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Questioning African Cinema: Conversations with Filmmakers

Nwachukwu Frank Ukadike
Foreword by Teshome H. Gabriel
Copyright Date: 2002
Edition: NED - New edition
Pages: 344
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  • Book Info
    Questioning African Cinema
    Book Description:

    Diverse in their art, paradoxically more celebrated abroad than they are at home, African filmmakers eke out their visions against a backdrop of complex historical, social, economic, and political practices. The richness of their accomplishments emerges with compelling clarity in this book, in which African filmmakers speak candidly about their work.

    eISBN: 978-0-8166-9399-3
    Subjects: History

Table of Contents

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  1. Front Matter
    (pp. i-vi)
  2. Table of Contents
    (pp. vii-viii)
  3. Foreword: A Cinema in Transition, a Cinema of Change
    (pp. ix-xii)
    Teshome H. Gabriel

    The art of the skillful question puts the questioner in a stance of opposition to conventional wisdom and provides a framework for the development of new insights, new methods, new ways of seeing and thinking. In this volume, Professor N. Frank Ukadike certainly asks the pertinent questions, eliciting responses that speak to the nature of African cinema and African culture more generally. Yet, as Ukadike suggests in the book’s title, African cinema is itself a matter of questions and questioning, an ongoing questioning that never merely accepts the supposed givens of African reality. In many ways, Ukadike’s questions in this...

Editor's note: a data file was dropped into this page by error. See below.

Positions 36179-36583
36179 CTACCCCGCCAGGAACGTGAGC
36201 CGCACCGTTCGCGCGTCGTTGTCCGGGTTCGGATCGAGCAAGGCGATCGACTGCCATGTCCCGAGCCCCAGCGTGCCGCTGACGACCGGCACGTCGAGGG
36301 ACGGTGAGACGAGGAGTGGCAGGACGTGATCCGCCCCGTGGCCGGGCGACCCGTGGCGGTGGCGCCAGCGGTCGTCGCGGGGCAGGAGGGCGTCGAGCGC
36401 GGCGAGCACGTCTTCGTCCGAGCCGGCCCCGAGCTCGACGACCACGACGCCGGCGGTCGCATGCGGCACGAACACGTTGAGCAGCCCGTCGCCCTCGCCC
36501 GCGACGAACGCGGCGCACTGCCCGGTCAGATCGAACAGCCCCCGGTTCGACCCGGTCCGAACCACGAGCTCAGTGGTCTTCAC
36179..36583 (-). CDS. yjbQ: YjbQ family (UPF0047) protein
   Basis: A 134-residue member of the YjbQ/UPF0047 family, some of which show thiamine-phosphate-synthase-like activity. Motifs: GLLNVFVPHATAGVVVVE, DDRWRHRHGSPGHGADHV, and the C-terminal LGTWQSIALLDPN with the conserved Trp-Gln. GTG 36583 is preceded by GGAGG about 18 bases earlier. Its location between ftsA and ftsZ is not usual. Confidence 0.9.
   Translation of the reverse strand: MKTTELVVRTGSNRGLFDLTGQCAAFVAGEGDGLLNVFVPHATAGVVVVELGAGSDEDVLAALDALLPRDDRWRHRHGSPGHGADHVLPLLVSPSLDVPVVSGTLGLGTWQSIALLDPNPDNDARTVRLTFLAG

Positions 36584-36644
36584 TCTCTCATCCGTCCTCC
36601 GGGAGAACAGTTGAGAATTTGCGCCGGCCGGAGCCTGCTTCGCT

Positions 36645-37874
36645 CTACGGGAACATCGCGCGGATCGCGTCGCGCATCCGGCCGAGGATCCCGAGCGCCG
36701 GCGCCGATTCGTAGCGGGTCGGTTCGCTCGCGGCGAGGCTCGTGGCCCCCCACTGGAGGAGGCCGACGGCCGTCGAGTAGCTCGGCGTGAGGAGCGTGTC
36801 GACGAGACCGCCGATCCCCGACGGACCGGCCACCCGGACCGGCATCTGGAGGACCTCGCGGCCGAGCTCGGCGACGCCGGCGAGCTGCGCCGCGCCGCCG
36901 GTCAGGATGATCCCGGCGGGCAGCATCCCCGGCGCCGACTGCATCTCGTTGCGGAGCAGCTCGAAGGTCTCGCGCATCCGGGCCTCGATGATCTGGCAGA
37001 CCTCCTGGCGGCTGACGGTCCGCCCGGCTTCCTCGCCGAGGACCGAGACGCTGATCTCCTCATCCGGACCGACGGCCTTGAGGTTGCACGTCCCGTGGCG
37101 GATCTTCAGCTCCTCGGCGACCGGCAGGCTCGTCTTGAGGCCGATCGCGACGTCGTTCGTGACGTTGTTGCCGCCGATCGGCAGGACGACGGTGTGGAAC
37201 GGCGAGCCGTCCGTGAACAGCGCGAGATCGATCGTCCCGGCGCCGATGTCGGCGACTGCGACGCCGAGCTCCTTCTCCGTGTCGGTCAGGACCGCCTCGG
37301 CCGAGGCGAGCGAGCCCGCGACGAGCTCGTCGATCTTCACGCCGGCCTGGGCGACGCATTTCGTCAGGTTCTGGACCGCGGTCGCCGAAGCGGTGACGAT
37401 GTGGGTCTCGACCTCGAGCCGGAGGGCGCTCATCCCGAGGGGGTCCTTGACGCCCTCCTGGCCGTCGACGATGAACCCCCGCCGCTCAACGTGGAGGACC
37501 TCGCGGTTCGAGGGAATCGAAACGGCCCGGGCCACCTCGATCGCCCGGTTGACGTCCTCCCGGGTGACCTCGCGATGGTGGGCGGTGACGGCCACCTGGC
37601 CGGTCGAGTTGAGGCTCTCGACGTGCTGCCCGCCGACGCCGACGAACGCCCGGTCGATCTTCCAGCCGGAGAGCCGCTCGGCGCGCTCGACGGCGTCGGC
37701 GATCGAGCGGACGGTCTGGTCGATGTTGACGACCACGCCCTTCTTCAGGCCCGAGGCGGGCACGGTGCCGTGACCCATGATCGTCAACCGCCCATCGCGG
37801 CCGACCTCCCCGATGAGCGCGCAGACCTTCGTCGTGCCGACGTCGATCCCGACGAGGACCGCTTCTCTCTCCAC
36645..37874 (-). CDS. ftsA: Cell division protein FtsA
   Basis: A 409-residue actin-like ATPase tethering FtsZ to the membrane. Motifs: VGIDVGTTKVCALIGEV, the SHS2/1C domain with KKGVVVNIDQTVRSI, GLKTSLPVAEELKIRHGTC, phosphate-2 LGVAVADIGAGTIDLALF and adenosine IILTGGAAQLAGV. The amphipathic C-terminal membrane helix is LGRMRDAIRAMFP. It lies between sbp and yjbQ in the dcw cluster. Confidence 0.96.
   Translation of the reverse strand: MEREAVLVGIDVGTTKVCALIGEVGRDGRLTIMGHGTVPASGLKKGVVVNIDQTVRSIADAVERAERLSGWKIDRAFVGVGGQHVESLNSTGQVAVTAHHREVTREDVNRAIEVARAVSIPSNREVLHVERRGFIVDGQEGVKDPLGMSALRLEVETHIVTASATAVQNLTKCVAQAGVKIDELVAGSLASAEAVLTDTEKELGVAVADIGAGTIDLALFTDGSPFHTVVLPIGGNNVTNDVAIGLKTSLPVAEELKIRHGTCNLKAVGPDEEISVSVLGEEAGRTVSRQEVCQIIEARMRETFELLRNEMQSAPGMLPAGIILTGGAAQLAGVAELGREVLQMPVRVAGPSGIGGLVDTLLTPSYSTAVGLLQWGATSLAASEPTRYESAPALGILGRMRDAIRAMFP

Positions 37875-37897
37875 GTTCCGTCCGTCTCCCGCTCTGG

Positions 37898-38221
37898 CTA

4. Preface
    (pp. xiii-xiv)
    N. Frank Ukadike
  5. Acknowledgments
    (pp. xv-xvi)
  6. Introduction
    (pp. xvii-xxii)

    African cinema is at last infiltrating the world market with major works of indigenous cultures that explore and adapt their oral and literary traditions to the articulation of a new film language. This book clarifies the notion of African cinema by providing a matrix of convergent and divergent perspectives through interviews with film directors about the evolution of African filmmaking. It identifies the specific sociopolitical, cultural, economic, and pedagogical issues that influence the production, reception, and discourse of films while at the same time serving as a compendium of “alternative” approaches in African cinematic trends.

    The project features interviews with...


    • Kwaw Ansah (Ghana)
      (pp. 3-18)

      A man of many talents, Kwaw Ansah is an artist, theater designer, dramatist, and music composer turned filmmaker; he is also the most important individual in Ghanaian cinema. He has expressed enormous gratitude for his success and development as a filmmaker to his father, a trained photographer. Although his father wanted him to engage in his own trade of photography, the young Ansah, having discovered his talent in drawing and painting, had other options. After he had completed his secondary school education, he found employment with the United African Company, a Unilever firm in Ghana. There he acquired basic training...

    • Souleymane Cissé (Mali)
      (pp. 19-28)

      Born in Bamako, the capital city of Mali, Souleymane Cissé, a pioneer in the development of Malian cinema, is one of Africa’s most acclaimed filmmakers. He discovered the cinema at the early age of six when his brothers took him to a theater; he was so enchanted with the motion picture that he then went unaccompanied to many films, to the dismay of his parents. He became interested in the art of making films in 1962 after seeing a film about the brutal treatment and murder of Patrice Lumumba, the former prime minister of Congo.

      In the 1960s, Cissé joined...

    • Safi Faye (Senegal)
      (pp. 29-40)